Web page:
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No major canard is too preposterous for this mini-biography by Hanson.
Henry Hanson, Winston Churchill: A Biography of Historical Icon Winston Churchill. La Vergne, Tenn.: Ingram Publishing, 2020. Hardback, $24.99, Paperback, $14.99, Kindle, $2.99.
Author Hanson’s only other work is an autobiographical “faith journey” (2017), an odd stepping stone to a life of Churchill. With over 1100 works about the Great Man since 1905, one is hard pressed to know what this slim volume contributes. At only 78 pages, it is without any sourcing whatsoever: no endnotes, bibliography, index, glossaries, photographs or maps.
A small saving grace is that unlike Churchill’s hagiographers, Hanson is not afraid to consider sensitive topics. But he lacks broad grounding in facts. He knows just enough to speculate. Was Jennie pregnant when she married? Was Lord Randolph afflicted with syphilis? (13). On the latter, Hanson depends on the notorious autobiography of Irish-American muckraker Frank Harris (1856-1931). He makes no reference to the powerful contrary research of medical historian John Mather.
Myths and red herrings
There are many errors in the text. Hanson first correctly dates Lord Randolph Churchill’s death (1895), then states it as 1894 (14, 16). He says Winston Churchill went to the front with his Oxfordshire Hussars in late 1915 (27). Actually he trained with the Grenadier Guards, then commanded the 6th Royal Scots Fusiliers in 1916. We read that Churchill suffered his first bout of “Black Dog” (depression) during his Wilderness Years in the 1930s (35). Clearly Winston suffered most from depression after the Dardanelles disaster in 1915. Hanson refers to Churchill becoming Chancellor of the Exchequer in 1925 (66); it was in 1924. He credits WSC for building 300,000 new houses as Minister of Housing in 1953. But Churchill was then prime minister, and Harold Macmillan was Minister of Housing. (72).
There are other problems and oddities. Hanson makes much about Lord Randolph being the “third son” of the Duke of Marlborough with little prospect to become Duke (10). This is technically true, but the second son (Frederick) lived only four years, and Randolph functioned as second son from infancy. Hanson mentions young Winston in Cuba as a military observer in 1895 (17-18), but omits his Cuban war reporting (for The Daily Graphic), though he does mention his later military journalism.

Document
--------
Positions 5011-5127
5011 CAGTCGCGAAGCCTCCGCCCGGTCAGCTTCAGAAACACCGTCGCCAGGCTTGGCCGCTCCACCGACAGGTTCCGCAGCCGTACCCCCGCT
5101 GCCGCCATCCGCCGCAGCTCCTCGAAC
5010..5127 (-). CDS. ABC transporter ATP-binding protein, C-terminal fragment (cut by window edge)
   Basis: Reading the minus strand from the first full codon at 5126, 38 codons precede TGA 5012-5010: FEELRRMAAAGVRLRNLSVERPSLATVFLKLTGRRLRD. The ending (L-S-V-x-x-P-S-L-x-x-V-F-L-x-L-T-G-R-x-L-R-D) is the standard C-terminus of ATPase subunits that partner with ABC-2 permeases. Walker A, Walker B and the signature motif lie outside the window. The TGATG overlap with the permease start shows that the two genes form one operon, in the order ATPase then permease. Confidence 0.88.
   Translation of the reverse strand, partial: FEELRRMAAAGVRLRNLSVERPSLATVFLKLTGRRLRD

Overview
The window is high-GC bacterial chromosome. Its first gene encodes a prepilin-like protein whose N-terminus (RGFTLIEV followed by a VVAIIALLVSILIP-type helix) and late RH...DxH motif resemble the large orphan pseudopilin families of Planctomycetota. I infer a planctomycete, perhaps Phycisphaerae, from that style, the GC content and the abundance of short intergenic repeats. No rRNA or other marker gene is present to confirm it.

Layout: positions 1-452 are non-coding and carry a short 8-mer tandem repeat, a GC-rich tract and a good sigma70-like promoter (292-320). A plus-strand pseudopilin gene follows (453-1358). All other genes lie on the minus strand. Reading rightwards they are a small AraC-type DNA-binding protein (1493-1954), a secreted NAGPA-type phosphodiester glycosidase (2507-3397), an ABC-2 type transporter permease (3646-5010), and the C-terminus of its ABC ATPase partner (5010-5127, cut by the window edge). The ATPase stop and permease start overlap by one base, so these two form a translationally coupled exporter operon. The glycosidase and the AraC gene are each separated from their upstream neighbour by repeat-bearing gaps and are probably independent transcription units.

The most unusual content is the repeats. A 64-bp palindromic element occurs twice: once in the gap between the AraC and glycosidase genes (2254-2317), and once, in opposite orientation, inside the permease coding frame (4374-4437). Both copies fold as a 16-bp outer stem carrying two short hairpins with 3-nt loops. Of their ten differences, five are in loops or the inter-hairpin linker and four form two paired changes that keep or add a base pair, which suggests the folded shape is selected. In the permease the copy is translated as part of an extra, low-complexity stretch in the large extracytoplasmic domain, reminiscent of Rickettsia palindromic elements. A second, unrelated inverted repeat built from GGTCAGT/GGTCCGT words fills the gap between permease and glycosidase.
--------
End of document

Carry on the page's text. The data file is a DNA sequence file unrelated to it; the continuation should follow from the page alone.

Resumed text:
No myth is too preposterous for Hanson
By mid-book one is ready to believe Hanson has accepted every rumor seriatim. He alleges Clementine Churchill’s 1935 South Seas “romance,” and says Winston was “saddened” by it. He connects Winston with Doris Castlerosse (58-59), when clearly the latter was involved with son Randolph, not Winston (58-59).
In 1953, Hanson says, Churchill’s 1953 Nobel Prize was primarily for his biography, Marlborough. This is at least an improvement on the usual error that it was for The Second World War (then still incomplete). In fact his Nobel was awarded for his entire corpus: “for his mastery of historical and biographical description as well as for brilliant oratory in defending exalted human value.” And Churchill had been proposed for Nobel Prizes as early as 1948. One begins to think that there is no popular canard that Mr. Hanson has missed.
The book’s overall summary of Churchill’s life is adequate, though with many gaps, especially between his entering Parliament in 1900 and his promotion to the Admiralty in 1911. The final product reads like an extended encyclopedic entry or a rather long crib note. Its very brief conclusion at least credits the best film accounts of Churchill’s life and world. Hanson notes Gary Oldman in Darkest Hour (2017), Albert Finney in The Gathering Storm (2002 , Simon Ward in Young Winston (1972) Lee Remick in the television series Jennie (1974). Even here he makes a major omission: the riveting performance of Robert Hardy in Winston Churchill: The Wilderness Years (1981).
There is nothing wrong with a “brief life,” which often serves to introduce Churchill to young people and others in search of knowledge. (In lieu of this attempt, please consult our online bibliography for the best of these—by Paul Addison, Geoffrey Best, Martin Gilbert and Fiona Reynoldson, among others.)
A frequent contributor to the Churchill Project, Mr. Shepherd is the University Archivist and Head of Special Collections at The Catholic University of America in Washington, D.C.